alexa Collaborative Research on Dusky Grouper (Epinephelus marginatus): Catches from the Small-Scale Fishery of Copacabana Beach, Rio De Janeiro, Brazil
Agri and Aquaculture

Agri and Aquaculture

Journal of Marine Science: Research & Development

Author(s): Alpina Begossi, Svetlana Salivonchyk, Renato Silvano AM

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The dusky grouper (Epinephelus marginatus) is a reef fish with high market, cultural and ecological values. Therefore, it is an important species to the food security of small-scale fishers in Brazil and in other coastal regions. Nevertheless, groupers can be susceptible to overfishing because they are large, sedentary and with delayed maturity. The lack of data on fishery catches and on the biology of dusky grouper can be an obstacle for the success of management measures. The main goal of this study was to collect information on dusky grouper catches, morphometry (length and weight) and spawning period (observations of its gonads), through a collaboration with local fishers in the Copacabana Beach (“Posto 6”), southeastern Brazilian coast. Two fishers were trained to measure the total length (TL, in cm), weight (kg), and to observe the gonads (whether mature or not, and with or without visible eggs) of all individuals of dusky grouper caught at Copacabana, from September 2013 to June 2015. During the 21 months of data collection, 800 individuals of dusky grouper were examined by the trained fishers, yielding 793 individuals with both length and weight data. The mean length of dusky grouper caught by fishers (N = 796) was 52.4 cm (standard deviation of 12.4 cm, range from 17-130 cm). Most of the individuals caught ranged between 45 and 65 cm, being thus above both the minimum allowed size in Brazil (47 cm) and above the size at first maturity for this fish according to the literature (range of 35-60 cm for females). Although many individuals were adults, only a few individuals (18 of 800) of dusky grouper had mature gonads. This indicates that large spawning fish may be located at deeper sites or at distant spots, out of the reach of these small-scale fishers. Most dusky groupers were caught by spear fishing, in a single island. The collaboration with local fishers greatly improved the amount of data collected; so, we suggest that this approach should be adopted in future studies. These results show a valuable opportunity to properly manage the dusky grouper population at the southeastern Brazilian coast.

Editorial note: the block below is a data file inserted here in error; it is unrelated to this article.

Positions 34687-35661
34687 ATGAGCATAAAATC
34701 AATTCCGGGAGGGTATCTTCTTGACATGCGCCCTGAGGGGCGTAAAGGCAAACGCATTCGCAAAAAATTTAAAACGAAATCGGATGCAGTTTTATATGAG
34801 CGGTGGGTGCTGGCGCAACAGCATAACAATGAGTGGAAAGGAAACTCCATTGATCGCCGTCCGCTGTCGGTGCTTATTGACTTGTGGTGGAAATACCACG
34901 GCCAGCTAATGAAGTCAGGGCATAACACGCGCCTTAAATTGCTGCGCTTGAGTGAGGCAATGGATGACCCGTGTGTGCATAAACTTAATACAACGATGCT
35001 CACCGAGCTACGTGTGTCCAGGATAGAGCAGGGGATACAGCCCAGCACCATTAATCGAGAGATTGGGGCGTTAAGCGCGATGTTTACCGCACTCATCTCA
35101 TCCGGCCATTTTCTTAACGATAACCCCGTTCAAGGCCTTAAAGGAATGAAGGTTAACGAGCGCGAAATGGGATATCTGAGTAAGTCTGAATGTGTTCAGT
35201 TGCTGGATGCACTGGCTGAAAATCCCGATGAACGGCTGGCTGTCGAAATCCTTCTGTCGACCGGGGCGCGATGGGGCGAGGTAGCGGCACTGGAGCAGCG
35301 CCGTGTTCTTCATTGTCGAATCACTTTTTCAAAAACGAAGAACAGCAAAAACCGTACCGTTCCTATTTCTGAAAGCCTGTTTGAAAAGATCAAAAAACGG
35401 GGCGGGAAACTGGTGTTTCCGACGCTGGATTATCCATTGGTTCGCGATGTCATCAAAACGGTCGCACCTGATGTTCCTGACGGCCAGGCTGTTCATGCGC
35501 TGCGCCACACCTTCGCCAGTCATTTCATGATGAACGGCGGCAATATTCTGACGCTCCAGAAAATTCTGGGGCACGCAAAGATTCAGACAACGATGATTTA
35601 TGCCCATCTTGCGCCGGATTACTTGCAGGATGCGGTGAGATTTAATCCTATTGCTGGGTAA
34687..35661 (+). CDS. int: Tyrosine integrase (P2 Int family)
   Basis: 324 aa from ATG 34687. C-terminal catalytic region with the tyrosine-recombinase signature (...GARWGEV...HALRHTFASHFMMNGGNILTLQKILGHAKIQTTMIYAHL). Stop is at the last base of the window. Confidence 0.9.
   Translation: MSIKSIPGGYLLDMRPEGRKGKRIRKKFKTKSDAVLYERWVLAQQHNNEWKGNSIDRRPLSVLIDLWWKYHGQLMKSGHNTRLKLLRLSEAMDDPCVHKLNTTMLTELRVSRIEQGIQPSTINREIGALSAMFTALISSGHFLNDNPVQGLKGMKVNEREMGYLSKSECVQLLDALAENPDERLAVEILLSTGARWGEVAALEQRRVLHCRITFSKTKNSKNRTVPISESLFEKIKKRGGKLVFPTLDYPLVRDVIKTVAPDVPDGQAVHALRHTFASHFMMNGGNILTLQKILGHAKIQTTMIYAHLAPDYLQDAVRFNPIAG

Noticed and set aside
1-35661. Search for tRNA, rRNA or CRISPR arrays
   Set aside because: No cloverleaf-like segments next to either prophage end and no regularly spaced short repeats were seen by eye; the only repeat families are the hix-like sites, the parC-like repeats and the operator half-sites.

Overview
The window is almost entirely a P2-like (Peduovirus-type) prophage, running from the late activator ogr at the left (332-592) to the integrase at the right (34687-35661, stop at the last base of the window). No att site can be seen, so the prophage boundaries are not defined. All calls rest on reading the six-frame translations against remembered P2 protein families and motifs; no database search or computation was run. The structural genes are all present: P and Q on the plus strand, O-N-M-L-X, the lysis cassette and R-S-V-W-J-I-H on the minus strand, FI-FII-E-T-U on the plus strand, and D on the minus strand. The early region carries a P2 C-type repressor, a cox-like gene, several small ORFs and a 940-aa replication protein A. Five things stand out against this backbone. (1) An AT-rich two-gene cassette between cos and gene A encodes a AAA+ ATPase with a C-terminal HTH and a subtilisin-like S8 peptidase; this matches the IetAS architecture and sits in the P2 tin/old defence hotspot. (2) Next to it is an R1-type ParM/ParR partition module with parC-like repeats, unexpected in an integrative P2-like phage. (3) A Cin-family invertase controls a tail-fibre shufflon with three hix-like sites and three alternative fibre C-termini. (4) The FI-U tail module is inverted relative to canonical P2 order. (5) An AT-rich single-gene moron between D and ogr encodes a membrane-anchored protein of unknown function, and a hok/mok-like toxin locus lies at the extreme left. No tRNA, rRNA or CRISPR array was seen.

This article was published in Journal of Coastal Zone Management and referenced in Journal of Marine Science: Research & Development

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